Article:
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Economy

Doctors and County bosses finally ink pay deal

From left, Kenya Medical Practitioners and Dentists Union (KMPDU) secretary general Dr Ouma Oluga, chairman Dr Samuel Oroko, chairman of the Council of Governors (CoG) Josphat Nanok and Vihiga County Governor Moses Akaranga at Delta House on July 6, 2017. PHOTO | FRANCIS NDERITU | NMG
From left, Kenya Medical Practitioners and Dentists Union (KMPDU) secretary general Dr Ouma Oluga, chairman Dr Samuel Oroko, chairman of the Council of Governors (CoG) Josphat Nanok and Vihiga County Governor Moses Akaranga at Delta House on July 6, 2017. PHOTO | FRANCIS NDERITU | NMG  

Nearly four months after calling off a nationwide strike and agreeing to resume duty, doctors have now put pen to paper on a hard-fought document: the Collective Bargaining Agreement (CBA).

County governments on Thursday signed the deal with doctors, a week after the Ministry of Health - representing the national government - also signed the document which will see the lowest paid medics (interns) earn Sh212,989 and the highest paid earn about Sh814,000.

Signed between the Kenya Medical Practitioners and Dentists Union (KMPDU) and all the 47 devolved units, the four-year document is expected to be registered at the Employment and Labour Relations court within the next 14 days.

Speaking at the signing ceremony at the offices of the Council of Governors (CoG) in Nairobi, KPMDU secretary general Dr Ouma Oluga said: “We are sincerely sorry to our patients but we know sometimes struggle brings something better.”

Milestone for medics

The doctors also said that signing the CBA marks a new beginning not just for doctors but also patients across the country.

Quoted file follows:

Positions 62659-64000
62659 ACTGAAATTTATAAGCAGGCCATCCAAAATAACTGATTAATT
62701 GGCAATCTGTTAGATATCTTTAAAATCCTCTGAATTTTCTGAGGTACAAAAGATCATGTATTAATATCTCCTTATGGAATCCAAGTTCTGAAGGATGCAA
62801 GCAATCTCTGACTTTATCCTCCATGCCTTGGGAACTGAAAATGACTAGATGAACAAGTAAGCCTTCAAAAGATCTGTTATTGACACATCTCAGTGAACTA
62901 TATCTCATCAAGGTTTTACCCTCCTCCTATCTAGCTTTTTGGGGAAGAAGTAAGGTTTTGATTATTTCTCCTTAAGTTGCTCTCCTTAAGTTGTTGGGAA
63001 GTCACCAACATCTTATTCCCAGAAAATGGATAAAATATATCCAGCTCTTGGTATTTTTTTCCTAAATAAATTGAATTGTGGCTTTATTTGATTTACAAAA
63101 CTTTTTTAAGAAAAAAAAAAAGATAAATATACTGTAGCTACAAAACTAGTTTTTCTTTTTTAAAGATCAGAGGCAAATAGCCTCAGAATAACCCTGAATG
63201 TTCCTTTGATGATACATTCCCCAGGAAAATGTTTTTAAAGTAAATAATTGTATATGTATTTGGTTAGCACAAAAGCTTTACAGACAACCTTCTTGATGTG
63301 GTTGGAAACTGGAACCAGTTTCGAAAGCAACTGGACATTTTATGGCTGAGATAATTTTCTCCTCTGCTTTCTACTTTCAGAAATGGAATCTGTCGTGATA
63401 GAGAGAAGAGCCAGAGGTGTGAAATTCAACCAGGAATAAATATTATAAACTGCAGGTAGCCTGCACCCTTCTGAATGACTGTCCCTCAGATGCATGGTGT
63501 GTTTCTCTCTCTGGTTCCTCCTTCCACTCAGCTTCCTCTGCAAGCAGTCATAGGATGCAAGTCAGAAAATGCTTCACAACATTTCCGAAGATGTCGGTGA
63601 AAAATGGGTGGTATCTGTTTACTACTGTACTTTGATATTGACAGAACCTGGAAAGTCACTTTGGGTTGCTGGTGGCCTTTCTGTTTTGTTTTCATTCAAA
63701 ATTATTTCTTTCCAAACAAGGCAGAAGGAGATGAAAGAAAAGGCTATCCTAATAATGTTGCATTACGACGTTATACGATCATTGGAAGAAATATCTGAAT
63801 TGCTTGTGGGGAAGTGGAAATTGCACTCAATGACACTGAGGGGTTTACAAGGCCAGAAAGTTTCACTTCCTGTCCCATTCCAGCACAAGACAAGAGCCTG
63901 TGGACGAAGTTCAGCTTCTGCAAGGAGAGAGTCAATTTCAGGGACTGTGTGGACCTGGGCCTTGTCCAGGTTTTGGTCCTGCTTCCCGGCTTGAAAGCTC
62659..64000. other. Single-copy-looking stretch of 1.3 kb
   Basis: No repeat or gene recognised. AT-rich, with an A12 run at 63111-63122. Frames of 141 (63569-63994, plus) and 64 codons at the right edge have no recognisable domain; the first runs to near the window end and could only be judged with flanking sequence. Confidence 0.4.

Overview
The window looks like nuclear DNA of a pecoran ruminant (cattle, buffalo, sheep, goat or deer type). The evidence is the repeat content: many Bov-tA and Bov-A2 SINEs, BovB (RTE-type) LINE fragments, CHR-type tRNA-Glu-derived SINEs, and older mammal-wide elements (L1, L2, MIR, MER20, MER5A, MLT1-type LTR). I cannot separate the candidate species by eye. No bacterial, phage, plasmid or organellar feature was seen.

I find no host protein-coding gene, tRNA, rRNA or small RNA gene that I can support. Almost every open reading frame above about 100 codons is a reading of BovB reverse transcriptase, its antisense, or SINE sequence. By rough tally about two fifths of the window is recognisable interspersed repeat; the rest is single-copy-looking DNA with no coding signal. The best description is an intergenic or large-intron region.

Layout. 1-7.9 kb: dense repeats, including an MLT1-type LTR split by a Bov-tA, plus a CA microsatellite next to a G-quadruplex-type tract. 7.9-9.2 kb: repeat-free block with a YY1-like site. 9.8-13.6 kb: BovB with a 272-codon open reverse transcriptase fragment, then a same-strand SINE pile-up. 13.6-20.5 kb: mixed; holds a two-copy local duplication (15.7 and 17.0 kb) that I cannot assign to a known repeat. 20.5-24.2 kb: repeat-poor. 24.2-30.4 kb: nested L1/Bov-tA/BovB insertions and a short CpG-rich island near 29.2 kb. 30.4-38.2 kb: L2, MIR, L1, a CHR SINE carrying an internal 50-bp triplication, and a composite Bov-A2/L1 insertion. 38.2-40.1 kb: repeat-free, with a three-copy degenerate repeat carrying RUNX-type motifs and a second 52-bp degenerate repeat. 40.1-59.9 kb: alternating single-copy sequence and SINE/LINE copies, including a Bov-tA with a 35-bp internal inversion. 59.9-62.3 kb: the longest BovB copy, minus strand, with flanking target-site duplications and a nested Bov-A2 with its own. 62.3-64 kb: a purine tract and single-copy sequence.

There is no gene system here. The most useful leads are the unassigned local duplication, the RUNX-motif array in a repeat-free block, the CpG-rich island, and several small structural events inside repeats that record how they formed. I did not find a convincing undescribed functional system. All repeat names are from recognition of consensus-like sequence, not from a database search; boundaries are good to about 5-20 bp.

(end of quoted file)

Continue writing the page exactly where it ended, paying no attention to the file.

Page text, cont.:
“When someone in the village goes to the hospital they should be able to get proper and dependable healthcare,” said KMPDU chairman Dr Samuel Oroko.

The CBA seeks to improve basic pay as well as provide doctors with allowances such as call allowance.

The document is the second of three others that will be signed between doctors and their three employers: the Ministry of Health, referral hospitals like Kenyatta National Hospital (KNH) and Moi Teaching and Referral Hospital (MTRH) which are considered to be semi-autonomous, and the counties.

Turkana, Vihiga and Kisumu led governors in signing the document which for months was at the centre of the strike that began last year in December 5, 2016, and went down as Kenya’s longest national strike after independence.

Aside from monetary perks, the document will improve working conditions for medics in public hospitals.

Upon graduation and completion of internships, a medical officer will be placed in Job Group M.

Considered the “donkeys of the hospitals” for the amount of work they do, medical interns are major beneficiaries of the deal.

They will be paid no later than a month after they have worked at their station and will now only work for 40 hours a week.

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